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To the Heavy Laden

Olivia Davis

The other day when I came home after work, I had to finish up a freelance project. Then, I needed to do a superfast grocery run (at rush hour!) because a friend was coming over the next day. Then, I had to give two piano lessons. After that—it was late at this point—I needed to edit an article for a friend, and I talked to my parents on the phone. When my head finally hit the pillow, it was racing with my responsibilities for the next day at work. I wasn’t able to fall asleep until late, and then, the next morning, everything seemed to repeat itself, just with a little bit less sleep to back me up.

I enjoy the vast majority of my responsibilities, but I often struggle to juggle them well. As a result, I sometimes find myself flustered, tired, and discouraged. Why is it that every rhythm of rest I try to establish is thwarted in three days by a sleepless night or an unexpected deadline? Moreover, what does it say about me spiritually if I am not able to rest? Am I not trying hard enough? Believing enough? What could I be doing wrong?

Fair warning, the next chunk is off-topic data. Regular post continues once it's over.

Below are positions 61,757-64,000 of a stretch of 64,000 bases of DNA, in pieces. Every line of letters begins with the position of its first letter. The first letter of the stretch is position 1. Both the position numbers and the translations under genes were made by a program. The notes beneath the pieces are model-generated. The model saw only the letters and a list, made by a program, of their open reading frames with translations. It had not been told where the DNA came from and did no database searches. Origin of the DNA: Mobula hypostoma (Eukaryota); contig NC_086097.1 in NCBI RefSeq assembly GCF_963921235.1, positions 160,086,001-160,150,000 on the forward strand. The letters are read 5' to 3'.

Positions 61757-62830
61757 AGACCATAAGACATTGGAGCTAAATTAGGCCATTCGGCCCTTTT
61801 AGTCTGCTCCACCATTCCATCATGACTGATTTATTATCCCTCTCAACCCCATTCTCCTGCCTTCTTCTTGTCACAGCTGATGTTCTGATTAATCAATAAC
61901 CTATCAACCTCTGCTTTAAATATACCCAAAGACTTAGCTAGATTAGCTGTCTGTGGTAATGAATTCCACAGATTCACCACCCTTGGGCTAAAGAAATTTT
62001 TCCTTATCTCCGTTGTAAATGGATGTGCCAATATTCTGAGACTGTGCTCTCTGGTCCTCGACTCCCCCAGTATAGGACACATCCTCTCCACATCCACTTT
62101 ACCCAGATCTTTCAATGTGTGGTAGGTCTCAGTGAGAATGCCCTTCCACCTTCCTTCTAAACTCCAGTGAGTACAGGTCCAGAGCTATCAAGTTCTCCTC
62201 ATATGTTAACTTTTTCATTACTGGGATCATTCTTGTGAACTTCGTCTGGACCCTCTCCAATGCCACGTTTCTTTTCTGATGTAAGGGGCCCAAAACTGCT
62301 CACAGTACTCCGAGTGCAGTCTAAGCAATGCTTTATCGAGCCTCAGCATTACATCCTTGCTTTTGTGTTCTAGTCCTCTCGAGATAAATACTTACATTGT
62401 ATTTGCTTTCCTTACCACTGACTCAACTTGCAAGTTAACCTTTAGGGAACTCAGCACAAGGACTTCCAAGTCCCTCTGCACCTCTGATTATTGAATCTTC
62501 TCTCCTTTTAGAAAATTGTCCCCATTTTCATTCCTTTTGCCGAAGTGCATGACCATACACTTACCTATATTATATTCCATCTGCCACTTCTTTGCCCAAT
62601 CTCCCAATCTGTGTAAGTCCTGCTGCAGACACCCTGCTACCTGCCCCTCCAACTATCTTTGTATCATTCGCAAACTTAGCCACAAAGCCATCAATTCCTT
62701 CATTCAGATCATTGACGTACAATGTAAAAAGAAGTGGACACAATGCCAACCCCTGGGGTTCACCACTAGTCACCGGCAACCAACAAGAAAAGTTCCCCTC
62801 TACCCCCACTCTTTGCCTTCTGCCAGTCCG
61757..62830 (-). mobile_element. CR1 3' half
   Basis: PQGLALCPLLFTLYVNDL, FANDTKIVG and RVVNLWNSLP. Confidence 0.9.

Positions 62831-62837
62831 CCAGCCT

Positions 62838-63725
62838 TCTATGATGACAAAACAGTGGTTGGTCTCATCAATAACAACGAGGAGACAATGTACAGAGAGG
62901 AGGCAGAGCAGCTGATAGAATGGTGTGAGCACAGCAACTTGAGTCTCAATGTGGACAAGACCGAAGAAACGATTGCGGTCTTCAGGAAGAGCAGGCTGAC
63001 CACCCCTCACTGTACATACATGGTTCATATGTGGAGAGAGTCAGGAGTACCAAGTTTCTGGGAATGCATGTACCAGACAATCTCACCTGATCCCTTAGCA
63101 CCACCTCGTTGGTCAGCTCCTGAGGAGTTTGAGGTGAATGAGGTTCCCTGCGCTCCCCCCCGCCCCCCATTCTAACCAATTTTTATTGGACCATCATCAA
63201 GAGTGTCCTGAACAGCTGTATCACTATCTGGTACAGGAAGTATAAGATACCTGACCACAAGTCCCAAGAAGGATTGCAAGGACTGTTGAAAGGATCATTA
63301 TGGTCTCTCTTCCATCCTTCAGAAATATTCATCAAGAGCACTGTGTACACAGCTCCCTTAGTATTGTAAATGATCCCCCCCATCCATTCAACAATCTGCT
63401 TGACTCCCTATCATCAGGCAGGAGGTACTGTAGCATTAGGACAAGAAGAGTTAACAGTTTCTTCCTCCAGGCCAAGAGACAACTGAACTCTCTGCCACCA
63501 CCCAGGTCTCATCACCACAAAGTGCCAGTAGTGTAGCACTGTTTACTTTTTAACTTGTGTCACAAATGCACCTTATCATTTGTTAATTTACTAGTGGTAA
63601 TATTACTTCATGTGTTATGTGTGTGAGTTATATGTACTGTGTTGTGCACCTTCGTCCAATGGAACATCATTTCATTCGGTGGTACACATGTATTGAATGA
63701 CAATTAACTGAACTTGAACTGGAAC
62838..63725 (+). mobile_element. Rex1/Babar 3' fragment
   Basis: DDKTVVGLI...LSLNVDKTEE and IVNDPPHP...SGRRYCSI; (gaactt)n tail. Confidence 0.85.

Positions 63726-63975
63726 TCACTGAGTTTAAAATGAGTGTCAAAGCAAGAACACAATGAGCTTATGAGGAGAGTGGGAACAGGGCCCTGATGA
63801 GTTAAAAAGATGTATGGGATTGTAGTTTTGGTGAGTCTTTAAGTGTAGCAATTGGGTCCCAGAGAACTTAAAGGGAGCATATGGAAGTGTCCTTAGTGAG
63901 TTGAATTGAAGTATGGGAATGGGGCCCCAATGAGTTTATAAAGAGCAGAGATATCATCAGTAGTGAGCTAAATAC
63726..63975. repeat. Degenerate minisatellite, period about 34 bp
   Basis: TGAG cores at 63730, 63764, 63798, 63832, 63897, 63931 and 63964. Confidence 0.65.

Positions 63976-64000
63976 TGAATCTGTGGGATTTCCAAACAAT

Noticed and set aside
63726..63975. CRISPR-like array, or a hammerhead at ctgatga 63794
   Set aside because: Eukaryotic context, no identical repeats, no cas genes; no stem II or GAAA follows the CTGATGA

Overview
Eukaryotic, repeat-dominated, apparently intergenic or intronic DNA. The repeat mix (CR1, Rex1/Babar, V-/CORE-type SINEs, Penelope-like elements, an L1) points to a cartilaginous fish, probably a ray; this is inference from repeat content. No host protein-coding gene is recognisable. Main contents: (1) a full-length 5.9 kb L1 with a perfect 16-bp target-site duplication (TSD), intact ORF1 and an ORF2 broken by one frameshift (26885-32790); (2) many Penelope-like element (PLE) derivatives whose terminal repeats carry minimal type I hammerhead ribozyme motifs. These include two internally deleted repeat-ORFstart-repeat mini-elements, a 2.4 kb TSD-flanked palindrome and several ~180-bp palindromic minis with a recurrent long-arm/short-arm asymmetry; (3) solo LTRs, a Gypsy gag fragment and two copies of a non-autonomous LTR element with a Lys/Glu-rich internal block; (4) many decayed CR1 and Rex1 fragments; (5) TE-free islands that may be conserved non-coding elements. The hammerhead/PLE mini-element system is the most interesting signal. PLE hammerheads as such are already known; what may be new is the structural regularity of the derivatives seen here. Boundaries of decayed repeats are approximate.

It is unfortunate that my response to struggling to rest is to work harder: to diagnose the issue, come up with a plan, to act on that plan. Indeed, my struggle with rest rarely leaves me simply sitting before God on my knees, asking for help. And perhaps this is where my mistake is.

Jesus offers you and me a better way. Instead of condemning us for not finding the elusive rhythm of a healthy work-family-friends-hobbies-errands-volunteering-rest balance, Jesus offers Himself as the solution. “Come to me,” He says, “all who labor and are heavy laden, and I will give you rest” (Matthew 11:28). Rest is found in Jesus alone, and He invites us—weary, heavy laden, overworked, frazzled as we are—to come to Him.

Reorienting our Focus